June 29, 1995 in Nation/World

Justice Official Lays Out Guides For Affirmative Action Policies

Associated Press
 

Affirmative action programs started without congressional approval are particularly vulnerable to legal challenge under a far-reaching Supreme Court ruling, the Justice Department said Wednesday.

In a 37-page legal analysis, Assistant Attorney General Walter Dellinger said that in light of the June 12 ruling, courts “are unlikely to accord federal agencies acting without a congressional mandate the same degree of deference accorded judgments made by Congress itself.”

The high court “hinted that at least where a federal affirmative action program is congressionally mandated, … standards might apply somewhat more loosely,” wrote Dellinger, head of the Office of Legal Counsel. Affirmative action efforts that make race or ethnicity a requirement of eligibility for positions or benefits “are less likely to survive constitutional challenge than programs that merely use race or ethnicity as one factor to be considered,” wrote Dellinger.

The Office of Legal Counsel provides legal advice to the president, the attorney general and executive branch agencies.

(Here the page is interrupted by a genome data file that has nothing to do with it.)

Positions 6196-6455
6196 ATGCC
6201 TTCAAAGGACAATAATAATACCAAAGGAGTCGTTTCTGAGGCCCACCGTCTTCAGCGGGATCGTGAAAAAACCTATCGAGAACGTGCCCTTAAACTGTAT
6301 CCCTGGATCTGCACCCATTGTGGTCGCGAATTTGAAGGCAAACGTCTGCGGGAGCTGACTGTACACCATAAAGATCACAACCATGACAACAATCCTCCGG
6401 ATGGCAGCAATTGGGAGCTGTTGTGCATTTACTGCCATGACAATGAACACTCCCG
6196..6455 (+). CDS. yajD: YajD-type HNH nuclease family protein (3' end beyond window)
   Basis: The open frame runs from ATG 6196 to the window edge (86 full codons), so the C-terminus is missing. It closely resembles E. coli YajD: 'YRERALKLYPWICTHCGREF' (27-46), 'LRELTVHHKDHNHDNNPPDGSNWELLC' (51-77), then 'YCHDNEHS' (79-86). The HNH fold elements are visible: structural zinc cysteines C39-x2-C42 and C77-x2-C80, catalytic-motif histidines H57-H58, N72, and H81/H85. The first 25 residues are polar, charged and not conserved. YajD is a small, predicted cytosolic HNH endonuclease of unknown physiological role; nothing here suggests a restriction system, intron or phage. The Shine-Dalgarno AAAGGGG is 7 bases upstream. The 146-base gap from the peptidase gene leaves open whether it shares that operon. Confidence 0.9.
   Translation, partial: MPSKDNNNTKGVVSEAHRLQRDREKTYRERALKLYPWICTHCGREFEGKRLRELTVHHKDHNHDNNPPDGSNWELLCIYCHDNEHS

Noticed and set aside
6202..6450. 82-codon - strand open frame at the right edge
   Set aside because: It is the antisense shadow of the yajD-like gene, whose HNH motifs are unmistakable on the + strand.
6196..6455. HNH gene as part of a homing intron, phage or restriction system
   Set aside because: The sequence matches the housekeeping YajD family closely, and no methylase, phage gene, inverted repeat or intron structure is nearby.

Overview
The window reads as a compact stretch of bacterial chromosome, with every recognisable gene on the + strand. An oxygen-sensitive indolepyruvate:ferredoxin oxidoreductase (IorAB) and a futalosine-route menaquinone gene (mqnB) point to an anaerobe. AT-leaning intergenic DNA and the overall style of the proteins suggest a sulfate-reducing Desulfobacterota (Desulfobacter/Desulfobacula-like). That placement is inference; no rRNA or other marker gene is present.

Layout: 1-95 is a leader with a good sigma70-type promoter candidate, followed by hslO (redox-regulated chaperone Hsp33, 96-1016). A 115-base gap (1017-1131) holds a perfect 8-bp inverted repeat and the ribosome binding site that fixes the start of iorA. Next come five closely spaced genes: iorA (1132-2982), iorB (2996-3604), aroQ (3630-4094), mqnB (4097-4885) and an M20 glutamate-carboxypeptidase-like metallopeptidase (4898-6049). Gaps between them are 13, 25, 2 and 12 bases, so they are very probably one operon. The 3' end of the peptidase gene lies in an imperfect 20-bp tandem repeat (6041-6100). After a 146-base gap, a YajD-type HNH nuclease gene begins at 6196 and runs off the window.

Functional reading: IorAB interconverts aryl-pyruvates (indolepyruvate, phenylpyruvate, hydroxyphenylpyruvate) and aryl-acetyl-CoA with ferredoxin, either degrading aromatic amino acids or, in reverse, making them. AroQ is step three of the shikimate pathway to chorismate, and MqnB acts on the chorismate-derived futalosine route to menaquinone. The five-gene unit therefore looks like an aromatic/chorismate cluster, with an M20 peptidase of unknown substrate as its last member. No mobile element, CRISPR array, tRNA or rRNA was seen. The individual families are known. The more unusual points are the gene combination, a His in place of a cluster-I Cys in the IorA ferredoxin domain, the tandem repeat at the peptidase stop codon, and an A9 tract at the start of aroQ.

The court said federal racial classifications, like those of a state, must serve a compelling governmental interest and must be “narrowly tailored. The impact of the decision is not confined to contracting, but will reach race-based affirmative action in health and education programs, and in federal employment,” Dellinger wrote.

As part of his legal analysis, Dellinger issued 46 questions for the government to use as guidelines in determining whether its affirmative action programs are justified.

Among the questions on the list:

In programs designed to remedy discrimination, is the program justified solely by reference to general societal discrimination, general assertions of discrimination in a particular sector or industry or a statistical under representation of minorities in a sector or industry?

What is the nature of the evidence of discrimination? Are the statistics based on minority under representation in a particular sector or industry compared to the general minority population?

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